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Data-driven models for Progression Of Neurological Disease

Periodic Reporting for period 4 - EuroPOND (Data-driven models for Progression Of Neurological Disease)

Reporting period: 2020-01-01 to 2020-12-31

EuroPOND developed uniquely powerful data-driven statistical-and-computational models of neurological disease progression. The models represent fundamentally new methods for understanding the complexity of the clinical presentation of neurological diseases, and the underlying biology. We demonstrated the models by generating new knowledge in a variety of neurological applications. Further, we explored avenues for patient benefit by using the models to underpin prototype support systems for clinical and drug-development applications. Specifically, the models and prototypes enable “Precision Medicine” by providing differential and personalised diagnosis, fine-grained staging, and personalised prognosis. These advances will contribute to positioning Europe as world leaders in one of the biggest challenges facing 21st century healthcare: management of neurological disease. Our specific objectives were: A) Develop, and implement as a prototype software tool, a new data-driven computational-and-statistical modelling framework for disease progression. B) Construct a quantitative validation framework using well-phenotyped and other complementary data sets from across the European arena. C) Construct models for a range of neurological conditions, specifically dementia, multiple sclerosis, prion diseases, and normal and abnormal neurodevelopment and ageing. D) Prototype a computer-assisted diagnosis and staging software system for dementia and demonstrate in relevant environments.
Key work during the first reporting period:
– Data collation/analysis plans (& best practice guidelines) in each neurological application
– Developed a suite of new state of the art data-driven disease progression modelling tools, including simulation framework for validation
– Prototyped a unified modelling framework
– Prototyped a software system for clinical use (dementia)
– Normal ageing models to inform disease models
– First models of disease progression in multiple sclerosis (MS), prion disease, and neurodevelopment
Key work during the second reporting period:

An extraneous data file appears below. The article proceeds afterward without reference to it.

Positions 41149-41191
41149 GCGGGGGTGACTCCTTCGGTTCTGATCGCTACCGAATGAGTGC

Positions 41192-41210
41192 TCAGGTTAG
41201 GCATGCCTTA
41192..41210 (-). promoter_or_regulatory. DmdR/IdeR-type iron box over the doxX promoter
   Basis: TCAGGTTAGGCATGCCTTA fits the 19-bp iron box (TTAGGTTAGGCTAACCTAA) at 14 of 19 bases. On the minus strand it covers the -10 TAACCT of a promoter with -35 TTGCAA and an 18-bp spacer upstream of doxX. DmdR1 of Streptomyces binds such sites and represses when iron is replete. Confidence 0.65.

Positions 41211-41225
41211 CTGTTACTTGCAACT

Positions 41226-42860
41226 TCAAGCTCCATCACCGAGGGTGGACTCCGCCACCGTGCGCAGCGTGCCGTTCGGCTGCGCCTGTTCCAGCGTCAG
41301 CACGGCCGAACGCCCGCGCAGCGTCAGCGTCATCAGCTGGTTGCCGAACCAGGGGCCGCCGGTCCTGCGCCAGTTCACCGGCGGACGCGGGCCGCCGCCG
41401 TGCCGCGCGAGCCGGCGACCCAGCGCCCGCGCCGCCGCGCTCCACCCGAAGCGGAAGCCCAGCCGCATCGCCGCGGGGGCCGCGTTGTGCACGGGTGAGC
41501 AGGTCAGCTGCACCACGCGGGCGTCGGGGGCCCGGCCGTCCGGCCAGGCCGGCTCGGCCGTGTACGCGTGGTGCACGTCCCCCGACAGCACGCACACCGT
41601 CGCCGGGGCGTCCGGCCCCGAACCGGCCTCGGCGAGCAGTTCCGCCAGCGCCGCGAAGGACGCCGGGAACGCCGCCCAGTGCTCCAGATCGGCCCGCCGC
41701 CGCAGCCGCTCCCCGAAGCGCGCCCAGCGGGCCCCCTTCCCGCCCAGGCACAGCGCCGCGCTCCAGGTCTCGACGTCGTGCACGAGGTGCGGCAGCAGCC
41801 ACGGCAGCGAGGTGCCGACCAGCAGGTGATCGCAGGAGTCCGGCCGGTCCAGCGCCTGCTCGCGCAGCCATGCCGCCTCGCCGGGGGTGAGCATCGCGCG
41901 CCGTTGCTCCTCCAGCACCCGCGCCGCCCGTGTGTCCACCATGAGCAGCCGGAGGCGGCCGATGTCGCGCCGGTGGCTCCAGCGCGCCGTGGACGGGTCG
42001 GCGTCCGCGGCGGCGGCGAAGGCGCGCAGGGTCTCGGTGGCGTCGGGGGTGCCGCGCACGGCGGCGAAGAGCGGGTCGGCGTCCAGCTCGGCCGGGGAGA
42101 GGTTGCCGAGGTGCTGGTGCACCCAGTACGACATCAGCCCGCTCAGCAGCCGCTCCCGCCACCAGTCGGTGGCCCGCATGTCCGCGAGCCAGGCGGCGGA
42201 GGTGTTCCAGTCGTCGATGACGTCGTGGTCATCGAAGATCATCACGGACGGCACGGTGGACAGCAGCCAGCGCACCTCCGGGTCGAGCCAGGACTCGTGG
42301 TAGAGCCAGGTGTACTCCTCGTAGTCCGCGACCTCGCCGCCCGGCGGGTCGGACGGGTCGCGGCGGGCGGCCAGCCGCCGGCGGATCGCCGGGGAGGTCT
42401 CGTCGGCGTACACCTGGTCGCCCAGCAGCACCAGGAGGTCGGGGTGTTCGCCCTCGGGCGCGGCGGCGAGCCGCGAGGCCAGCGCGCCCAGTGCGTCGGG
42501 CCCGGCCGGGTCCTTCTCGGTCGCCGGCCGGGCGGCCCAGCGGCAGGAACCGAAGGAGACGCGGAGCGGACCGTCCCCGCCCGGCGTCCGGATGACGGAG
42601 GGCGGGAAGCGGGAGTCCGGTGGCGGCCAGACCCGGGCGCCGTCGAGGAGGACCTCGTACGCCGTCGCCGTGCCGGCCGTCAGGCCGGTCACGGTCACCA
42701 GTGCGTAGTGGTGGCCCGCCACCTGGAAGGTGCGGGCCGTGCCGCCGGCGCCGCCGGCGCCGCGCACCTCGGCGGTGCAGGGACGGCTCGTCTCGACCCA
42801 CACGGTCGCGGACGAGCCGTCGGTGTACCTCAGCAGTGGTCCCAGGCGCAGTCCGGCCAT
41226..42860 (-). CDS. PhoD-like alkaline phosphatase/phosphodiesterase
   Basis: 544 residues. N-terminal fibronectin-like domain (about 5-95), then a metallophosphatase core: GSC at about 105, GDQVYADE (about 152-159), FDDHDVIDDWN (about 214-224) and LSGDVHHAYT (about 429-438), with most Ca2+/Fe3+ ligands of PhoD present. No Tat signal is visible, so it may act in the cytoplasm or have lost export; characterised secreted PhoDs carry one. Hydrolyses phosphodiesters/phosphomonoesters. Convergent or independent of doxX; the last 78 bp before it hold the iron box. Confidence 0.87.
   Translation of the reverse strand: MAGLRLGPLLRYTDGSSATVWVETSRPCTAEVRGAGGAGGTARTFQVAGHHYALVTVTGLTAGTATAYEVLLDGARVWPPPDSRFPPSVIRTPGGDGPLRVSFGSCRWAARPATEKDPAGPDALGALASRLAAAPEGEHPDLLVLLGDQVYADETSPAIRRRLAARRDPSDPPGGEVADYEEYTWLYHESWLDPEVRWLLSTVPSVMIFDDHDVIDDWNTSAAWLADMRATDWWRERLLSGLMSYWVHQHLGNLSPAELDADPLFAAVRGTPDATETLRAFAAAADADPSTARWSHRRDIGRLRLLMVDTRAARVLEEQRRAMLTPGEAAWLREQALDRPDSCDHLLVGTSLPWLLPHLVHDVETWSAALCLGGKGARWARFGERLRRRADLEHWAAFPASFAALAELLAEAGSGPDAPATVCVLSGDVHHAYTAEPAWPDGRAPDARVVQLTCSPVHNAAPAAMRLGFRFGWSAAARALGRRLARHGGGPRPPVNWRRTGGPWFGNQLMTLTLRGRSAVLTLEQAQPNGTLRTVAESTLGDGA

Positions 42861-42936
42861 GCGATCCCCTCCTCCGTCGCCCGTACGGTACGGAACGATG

– Open-source software toolbox
– Enhancement of models: computational and technical
– Extensive evaluation of our model enhancements
– New models of MS progression
– Organised TADPOLE Challenge for forecasting Alzheimer’s: unique prospective design; £30K prize money; encouraged participation with live public webinars, open-source code, and an online community.
Key results during the third reporting period:
– Evaluated TADPOLE submissions (~90 worldwide). Allocated prizes. Marinescu, et al., (2020)
– Methodological updates extending capability of event-based models to handle high-dimensional imaging data (enabling automatic feature discovery)
– Characterised effects of fixed variables on Alzheimer’s progression and normal ageing
– Ageing-informed model for improved predictive inference in Alzheimer’s
– New model-based subtypes of MS, demonstrating utility for improving clinical trials: Eshaghi et al., Nature Communications (2021)
– New insight into prion diseases by revealing and characterising previously unknown subtype-specific differences in the spread of lesions
Key results during the fourth reporting period:
– Delivered an international workshop: CompAge2020 Computational approaches for ageing and age-related diseases. Content freely available at
– New model-based subtypes of Alzheimer’s pathology: an international collaboration accepted in Vogel et al., Nature Medicine (2021). Potentially redefines the disease staging paradigm to in vivo (previously post-mortem) and to include subtyping. Provides mechanistic insight to inform drug development.